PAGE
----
Claimant Fails to Prove Mechanism of the Accident


05 April, 2016

Davies v ASDA Stores Ltd

Pontypridd County Court

The Claimant alleged that she was shopping in the bakery section of the store when she bent down to pick up a pie from the bottom shelf; as she stood up and turned to put the item in her trolley, her foot is said to have caught on a piece of metal racking which was allegedly protruding from underneath the shelf causing her to fall to the floor and sustain injury.

During her evidence, the Claimant gave details of the accident and physically attempted to show the Court her position at the time of the alleged accident. The Claimant provided evidence which had not previously been detailed in any documentation nor in her statement. She said that she did not see the racking before she fell, therefore the Judge questioned how she knew that it was the racking that had caused the fall?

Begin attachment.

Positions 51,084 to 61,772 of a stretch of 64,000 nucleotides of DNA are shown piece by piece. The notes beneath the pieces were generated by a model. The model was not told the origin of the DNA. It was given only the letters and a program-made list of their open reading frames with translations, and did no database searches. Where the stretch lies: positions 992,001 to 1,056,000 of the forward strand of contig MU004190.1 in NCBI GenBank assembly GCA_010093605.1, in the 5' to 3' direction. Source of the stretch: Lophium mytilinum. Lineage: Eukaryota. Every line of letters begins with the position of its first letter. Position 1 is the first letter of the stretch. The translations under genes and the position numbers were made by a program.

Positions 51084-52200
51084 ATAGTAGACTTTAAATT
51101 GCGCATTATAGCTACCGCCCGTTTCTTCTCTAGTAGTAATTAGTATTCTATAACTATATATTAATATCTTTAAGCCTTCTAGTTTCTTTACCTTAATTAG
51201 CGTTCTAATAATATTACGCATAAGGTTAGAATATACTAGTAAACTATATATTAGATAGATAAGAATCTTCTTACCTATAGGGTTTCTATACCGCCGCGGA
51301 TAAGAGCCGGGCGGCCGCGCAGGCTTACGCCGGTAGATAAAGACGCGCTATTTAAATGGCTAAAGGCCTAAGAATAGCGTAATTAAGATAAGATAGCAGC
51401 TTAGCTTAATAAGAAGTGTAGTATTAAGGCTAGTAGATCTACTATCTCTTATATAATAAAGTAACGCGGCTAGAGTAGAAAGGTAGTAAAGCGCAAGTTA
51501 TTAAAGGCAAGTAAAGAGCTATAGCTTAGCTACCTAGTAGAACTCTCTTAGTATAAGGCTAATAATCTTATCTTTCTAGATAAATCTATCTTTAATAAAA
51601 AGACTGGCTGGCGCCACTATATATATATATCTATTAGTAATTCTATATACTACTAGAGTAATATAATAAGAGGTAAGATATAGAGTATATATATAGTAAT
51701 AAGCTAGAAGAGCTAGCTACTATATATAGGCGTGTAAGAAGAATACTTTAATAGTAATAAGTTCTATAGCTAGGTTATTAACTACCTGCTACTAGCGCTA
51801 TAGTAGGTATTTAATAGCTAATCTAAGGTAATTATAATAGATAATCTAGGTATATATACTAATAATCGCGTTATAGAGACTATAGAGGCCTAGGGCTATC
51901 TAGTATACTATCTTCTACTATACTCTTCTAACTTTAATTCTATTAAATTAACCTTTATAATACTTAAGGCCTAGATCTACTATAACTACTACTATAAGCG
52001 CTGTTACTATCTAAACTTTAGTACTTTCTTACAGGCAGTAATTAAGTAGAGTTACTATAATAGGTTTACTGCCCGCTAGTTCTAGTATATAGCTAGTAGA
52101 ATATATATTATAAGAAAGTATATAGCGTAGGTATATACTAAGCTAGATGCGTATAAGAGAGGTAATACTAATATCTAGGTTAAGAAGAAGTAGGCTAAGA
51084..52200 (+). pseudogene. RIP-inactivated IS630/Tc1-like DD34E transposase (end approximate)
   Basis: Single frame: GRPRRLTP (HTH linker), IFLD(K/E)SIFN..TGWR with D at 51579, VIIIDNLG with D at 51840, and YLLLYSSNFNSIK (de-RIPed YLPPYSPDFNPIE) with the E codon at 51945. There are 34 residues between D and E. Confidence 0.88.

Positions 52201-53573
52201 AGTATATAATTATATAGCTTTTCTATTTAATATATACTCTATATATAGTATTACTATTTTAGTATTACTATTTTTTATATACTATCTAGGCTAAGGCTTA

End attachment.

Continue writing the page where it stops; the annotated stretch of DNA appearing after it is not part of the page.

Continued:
The evidence on the whole provided by the Claimant was sparse and described by the Judge as "confusing". Although, it was accepted that falls happen very quickly, the elements of the accident simply did not ring true. The Judge avoided criticising the Claimant but commented to her that "what happened may not be what you think happened". The claim was dismissed.

Forbes comment

At the time of the accident, ASDA carried out a post-accident investigation that concluded that the racking was not protruding prior to the accident and that the metal racking had snapped as a result of the accident. Gathering contemporaneous evidence can therefore prove crucial when challenging a Claimant's account of the accident.

For more information, please contact Sarah Davisworth.


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